Record type: Article

Abstract

Background: adverse effects of severe maternal iodine deficiency in pregnancy on fetal brain development are wellestablished, but the effects of milder deficiency are uncertain. Most studies examine iodine status in pregnancy; less is known about iodine nutrition before conception. 

Objective: we examined relations between maternal preconception iodine status and offspring cognitive function, within a prospective mother-offspring cohort. 

Methods: maternal iodine status was assessed through the use of the ratio of iodine:creatinine concentrations (I/Cr) in spot urine samples [median (IQR) period before conception 3.3 y (2.2-4.7 y)]. Childhood cognitive function was assessed at age 6-7 y. Full-scale IQ was assessed via the Wechsler Abbreviated Scale of Intelligence, and executive function through the use of tests from the Cambridge Neuropsychological Test Automated Battery (CANTAB). Analyses (n = 654 mother-child dyads) were adjusted for potential confounders including maternal intelligence, education, and breastfeeding duration. 

Results: the median (IQR) urinary iodine concentration was 108.4 μg/L (62.2-167.8 μg/L) and the I/Cr ratio 114 μg/g (76- 164 μg/g). The preconception I/Cr ratio was positively associated with child IQ, before and after adjustment for potential confounding influences [β = 0.13 (95% CI: 0.04, 0.21)/SD, P = 0.003]. 8.9% of women had a preconception urinary I/Cr ratio < 50 μg/g; compared with those with an I/Cr ratio ≥150 μg/g, the IQ of their offspring was 0.49 (95% CI: 0.79, 0.18) SD lower. There were no associations with the executive function outcomes assessed via CANTAB, before or after adjustment for confounders. 

Conclusions: the positive association between iodine status before conception and child IQ provides some support for demonstrated links between low maternal iodine status in pregnancy and poorer cognitive function reported in other studies. However, given the negative effects on school performance previously observed in children born to iodine-deficient mothers, the lack of associations with measures of executive function in the present study was unexpected. Further data are needed to establish the public health importance of low preconception iodine status.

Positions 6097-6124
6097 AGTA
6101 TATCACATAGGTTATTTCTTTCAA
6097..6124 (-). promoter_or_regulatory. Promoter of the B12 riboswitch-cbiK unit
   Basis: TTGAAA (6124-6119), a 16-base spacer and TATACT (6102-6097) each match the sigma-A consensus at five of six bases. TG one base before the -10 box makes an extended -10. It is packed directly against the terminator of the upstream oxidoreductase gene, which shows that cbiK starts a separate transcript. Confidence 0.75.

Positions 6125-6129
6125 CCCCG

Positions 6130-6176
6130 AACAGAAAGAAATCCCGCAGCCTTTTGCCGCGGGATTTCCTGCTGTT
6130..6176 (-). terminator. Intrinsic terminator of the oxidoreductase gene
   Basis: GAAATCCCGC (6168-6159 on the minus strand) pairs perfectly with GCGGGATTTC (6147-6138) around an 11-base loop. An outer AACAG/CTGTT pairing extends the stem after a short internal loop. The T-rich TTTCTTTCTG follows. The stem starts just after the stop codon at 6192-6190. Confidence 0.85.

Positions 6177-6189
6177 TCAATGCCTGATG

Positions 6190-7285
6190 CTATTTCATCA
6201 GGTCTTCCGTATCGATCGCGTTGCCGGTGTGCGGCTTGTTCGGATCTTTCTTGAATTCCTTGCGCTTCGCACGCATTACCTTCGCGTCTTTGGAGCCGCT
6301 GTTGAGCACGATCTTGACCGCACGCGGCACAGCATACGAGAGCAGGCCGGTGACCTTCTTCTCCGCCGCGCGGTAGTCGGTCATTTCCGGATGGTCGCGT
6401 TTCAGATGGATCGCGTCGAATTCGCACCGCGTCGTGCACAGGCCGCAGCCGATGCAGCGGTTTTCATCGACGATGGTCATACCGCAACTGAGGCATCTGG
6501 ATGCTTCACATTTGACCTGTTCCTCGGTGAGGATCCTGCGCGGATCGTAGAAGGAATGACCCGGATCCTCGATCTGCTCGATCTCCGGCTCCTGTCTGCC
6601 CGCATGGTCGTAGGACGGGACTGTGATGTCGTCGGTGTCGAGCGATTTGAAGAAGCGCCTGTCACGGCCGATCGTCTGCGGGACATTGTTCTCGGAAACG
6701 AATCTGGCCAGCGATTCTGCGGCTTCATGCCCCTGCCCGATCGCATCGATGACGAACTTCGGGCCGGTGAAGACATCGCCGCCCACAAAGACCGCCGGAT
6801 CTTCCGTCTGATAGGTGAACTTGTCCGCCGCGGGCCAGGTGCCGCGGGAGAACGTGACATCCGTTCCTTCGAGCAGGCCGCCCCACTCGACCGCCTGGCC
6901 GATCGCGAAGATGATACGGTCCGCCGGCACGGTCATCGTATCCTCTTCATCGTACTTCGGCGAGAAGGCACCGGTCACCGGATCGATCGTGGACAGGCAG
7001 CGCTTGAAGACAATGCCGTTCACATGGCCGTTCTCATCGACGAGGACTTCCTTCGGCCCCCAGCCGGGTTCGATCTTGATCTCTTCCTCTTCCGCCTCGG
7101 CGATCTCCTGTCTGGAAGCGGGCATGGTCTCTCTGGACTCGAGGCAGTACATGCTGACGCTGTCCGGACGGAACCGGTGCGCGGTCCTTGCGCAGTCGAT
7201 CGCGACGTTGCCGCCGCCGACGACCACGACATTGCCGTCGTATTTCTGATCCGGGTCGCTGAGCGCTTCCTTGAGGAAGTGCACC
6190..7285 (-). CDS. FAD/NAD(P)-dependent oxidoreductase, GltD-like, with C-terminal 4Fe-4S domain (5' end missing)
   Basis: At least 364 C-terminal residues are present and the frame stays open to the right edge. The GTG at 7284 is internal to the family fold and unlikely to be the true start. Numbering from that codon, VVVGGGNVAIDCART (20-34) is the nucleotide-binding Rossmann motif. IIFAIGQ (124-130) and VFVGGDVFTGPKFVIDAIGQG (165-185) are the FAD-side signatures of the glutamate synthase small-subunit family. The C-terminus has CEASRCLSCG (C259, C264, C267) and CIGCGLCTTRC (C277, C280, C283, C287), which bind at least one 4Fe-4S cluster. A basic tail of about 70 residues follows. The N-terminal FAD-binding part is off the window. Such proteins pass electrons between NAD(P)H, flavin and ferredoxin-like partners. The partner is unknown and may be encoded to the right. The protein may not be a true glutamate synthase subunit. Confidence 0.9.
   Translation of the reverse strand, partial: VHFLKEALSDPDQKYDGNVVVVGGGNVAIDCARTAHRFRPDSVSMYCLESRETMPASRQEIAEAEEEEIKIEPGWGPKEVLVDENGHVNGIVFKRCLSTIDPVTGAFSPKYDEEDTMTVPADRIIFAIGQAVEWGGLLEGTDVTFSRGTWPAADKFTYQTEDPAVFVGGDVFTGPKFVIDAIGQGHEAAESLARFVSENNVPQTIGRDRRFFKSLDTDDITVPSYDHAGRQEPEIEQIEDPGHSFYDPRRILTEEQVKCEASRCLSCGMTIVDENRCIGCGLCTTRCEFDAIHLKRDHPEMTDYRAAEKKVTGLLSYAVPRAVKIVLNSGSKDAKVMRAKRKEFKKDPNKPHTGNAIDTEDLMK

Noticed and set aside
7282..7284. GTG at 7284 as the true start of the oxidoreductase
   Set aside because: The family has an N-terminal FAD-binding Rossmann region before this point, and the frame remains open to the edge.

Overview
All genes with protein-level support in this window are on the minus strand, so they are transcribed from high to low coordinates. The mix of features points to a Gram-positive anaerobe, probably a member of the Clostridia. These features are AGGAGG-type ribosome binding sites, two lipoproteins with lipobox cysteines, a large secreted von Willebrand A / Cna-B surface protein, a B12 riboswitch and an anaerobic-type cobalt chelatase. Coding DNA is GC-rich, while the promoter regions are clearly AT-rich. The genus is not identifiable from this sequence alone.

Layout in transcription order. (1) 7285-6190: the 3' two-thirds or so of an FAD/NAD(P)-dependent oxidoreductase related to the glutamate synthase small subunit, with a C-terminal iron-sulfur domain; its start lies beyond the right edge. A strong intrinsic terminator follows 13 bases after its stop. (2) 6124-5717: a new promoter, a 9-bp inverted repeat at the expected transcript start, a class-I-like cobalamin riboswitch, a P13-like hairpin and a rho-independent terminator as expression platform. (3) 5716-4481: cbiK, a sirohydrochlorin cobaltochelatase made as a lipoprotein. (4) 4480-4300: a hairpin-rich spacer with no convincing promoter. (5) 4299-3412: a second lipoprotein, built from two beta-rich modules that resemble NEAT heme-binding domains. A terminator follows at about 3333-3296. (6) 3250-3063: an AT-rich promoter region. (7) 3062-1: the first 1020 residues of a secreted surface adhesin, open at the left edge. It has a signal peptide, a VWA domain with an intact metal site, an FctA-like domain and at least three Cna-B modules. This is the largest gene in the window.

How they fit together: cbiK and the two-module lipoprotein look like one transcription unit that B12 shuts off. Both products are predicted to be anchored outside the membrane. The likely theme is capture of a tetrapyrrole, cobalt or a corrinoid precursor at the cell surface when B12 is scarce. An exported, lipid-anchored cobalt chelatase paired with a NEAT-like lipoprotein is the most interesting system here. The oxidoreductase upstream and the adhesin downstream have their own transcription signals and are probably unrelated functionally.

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Accepted/In Press date: 26 February 2018
e-pub ahead of print date: 15 May 2018
Published date: 1 June 2018
Keywords: Cognition, Development, Iodine

Identifiers

Local EPrints ID: 418520
URI: https://eprints.soton.ac.uk/id/eprint/418520
ISSN: 0022-3166
PURE UUID: 3254aba6-06c8-4017-b4ce-bb46f3b59abc
ORCID for Sian Robinson: ORCID iD orcid.org/0000-0003-1766-7269
ORCID for Sarah Crozier: ORCID iD orcid.org/0000-0002-9524-1127
ORCID for Elizabeth Miles: ORCID iD orcid.org/0000-0002-8643-0655
ORCID for Catharine Gale: ORCID iD orcid.org/0000-0002-3361-8638
ORCID for Cyrus Cooper: ORCID iD orcid.org/0000-0003-3510-0709
ORCID for Hazel Inskip: ORCID iD orcid.org/0000-0001-8897-1749
ORCID for Keith Godfrey: ORCID iD orcid.org/0000-0002-4643-0618

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Date deposited: 09 Mar 2018 17:31
Last modified: 10 Dec 2019 05:31

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Contributors

Author: Sian Robinson ORCID iD
Author: Sarah Crozier ORCID iD
Author: Elizabeth Miles ORCID iD
Author: Catharine Gale ORCID iD
Author: Philip Calder
Author: Cyrus Cooper ORCID iD
Author: Hazel Inskip ORCID iD
Author: Keith Godfrey ORCID iD